in Merrehope Historic District
2223 Poplar Springs Drive
Poplar Springs Historic District
Mississippi Department of Archives and History
Historic Resources Inventory Database
The following is a link to a site published and maintained by MDAH containing an expanding, searchable database with 50,000 records of historic properties statewide.
In 2005, the Meridian City Council approved an amendment to the Code of Ordinances which consolidated and expanded the Urban Center District and the Union Station District into a single, contiguous, and larger district. This new Meridian Downtown Historic District runs from the railroad tracks north to 6th Street, between 18th Avenue and 26th Avenue, excluding Ragsdale Survey Block 71. Although many building resources have been lost since 1979, the district still boasts some 130 resources considered as contributing elements to its historic character.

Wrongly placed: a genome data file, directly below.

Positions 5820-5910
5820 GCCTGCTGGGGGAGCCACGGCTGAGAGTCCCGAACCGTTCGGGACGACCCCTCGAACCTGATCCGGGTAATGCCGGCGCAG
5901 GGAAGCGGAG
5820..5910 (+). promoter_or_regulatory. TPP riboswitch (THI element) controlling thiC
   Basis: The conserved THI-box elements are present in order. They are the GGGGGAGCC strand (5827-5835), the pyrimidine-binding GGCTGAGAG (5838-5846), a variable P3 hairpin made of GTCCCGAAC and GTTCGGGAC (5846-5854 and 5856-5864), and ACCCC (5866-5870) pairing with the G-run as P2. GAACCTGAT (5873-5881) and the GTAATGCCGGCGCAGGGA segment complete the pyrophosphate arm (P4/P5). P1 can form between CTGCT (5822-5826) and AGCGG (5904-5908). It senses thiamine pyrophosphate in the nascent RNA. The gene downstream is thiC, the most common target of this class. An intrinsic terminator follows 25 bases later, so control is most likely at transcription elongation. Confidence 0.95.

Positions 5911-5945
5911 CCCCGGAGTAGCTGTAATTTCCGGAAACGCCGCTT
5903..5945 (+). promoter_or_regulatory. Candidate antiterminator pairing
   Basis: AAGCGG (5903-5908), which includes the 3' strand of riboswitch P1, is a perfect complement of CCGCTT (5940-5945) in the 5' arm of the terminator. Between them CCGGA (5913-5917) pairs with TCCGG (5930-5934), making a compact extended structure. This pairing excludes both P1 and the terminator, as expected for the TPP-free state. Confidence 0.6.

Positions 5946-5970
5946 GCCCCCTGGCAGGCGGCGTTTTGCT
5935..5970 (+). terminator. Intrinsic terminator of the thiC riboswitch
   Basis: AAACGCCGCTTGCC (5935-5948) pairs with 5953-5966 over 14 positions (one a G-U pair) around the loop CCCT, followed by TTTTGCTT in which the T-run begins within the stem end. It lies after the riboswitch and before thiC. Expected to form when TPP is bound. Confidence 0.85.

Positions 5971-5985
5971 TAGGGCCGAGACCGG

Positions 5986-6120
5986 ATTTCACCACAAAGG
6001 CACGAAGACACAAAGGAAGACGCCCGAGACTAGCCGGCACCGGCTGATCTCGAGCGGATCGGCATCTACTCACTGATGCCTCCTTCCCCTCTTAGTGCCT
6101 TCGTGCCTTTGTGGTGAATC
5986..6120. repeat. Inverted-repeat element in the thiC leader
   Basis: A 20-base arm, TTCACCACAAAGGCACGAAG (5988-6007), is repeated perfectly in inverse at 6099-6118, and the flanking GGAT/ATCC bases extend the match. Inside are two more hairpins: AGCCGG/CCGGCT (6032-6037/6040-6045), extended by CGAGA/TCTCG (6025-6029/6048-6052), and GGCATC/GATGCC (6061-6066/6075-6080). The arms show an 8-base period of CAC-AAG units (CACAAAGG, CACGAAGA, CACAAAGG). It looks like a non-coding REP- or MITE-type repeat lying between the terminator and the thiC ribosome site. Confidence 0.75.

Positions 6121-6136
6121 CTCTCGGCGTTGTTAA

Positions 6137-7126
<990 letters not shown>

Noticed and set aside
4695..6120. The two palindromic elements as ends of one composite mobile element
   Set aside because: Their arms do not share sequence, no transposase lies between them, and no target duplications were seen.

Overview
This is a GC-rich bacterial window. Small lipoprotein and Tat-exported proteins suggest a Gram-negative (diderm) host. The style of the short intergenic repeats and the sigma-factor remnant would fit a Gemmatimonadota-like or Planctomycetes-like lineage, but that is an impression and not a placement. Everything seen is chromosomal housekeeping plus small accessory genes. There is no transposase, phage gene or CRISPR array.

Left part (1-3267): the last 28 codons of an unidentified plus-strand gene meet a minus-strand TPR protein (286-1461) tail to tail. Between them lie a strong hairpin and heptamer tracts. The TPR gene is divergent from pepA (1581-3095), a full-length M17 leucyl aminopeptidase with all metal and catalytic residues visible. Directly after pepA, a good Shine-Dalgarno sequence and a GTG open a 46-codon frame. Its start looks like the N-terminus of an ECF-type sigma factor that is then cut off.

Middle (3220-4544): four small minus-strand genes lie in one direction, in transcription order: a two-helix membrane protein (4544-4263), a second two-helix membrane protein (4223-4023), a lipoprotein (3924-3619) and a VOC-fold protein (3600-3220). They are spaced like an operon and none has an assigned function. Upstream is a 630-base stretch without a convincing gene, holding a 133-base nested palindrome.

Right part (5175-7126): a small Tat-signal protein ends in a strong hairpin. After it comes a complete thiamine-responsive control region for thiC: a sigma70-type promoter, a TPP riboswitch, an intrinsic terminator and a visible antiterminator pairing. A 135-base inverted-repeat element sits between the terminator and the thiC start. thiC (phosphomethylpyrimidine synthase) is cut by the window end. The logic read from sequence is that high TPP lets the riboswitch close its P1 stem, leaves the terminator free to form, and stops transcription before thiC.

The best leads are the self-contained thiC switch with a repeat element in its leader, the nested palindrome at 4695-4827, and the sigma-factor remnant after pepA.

The following is a link to an interactive, ‘point and click’ map of the Meridian Downtown Historic District with details of historical resources in the district.
The Meridian Planning Commission has been created by the Mayor and City Council as an advisory committee to the City in planning and zoning matters and is vested with the rights and responsibilities as provided in Mississippi Code Annotated Section 17-1-17 (1972), and established in the City of Meridian Ordinance No. 3637 as amended, and to recommend such action as may be agreed upon by such Commission to the City Council.
The Commission is made up of nine members who are appointed by the Mayor and confirmed by the City Council. They serve for a term of five years.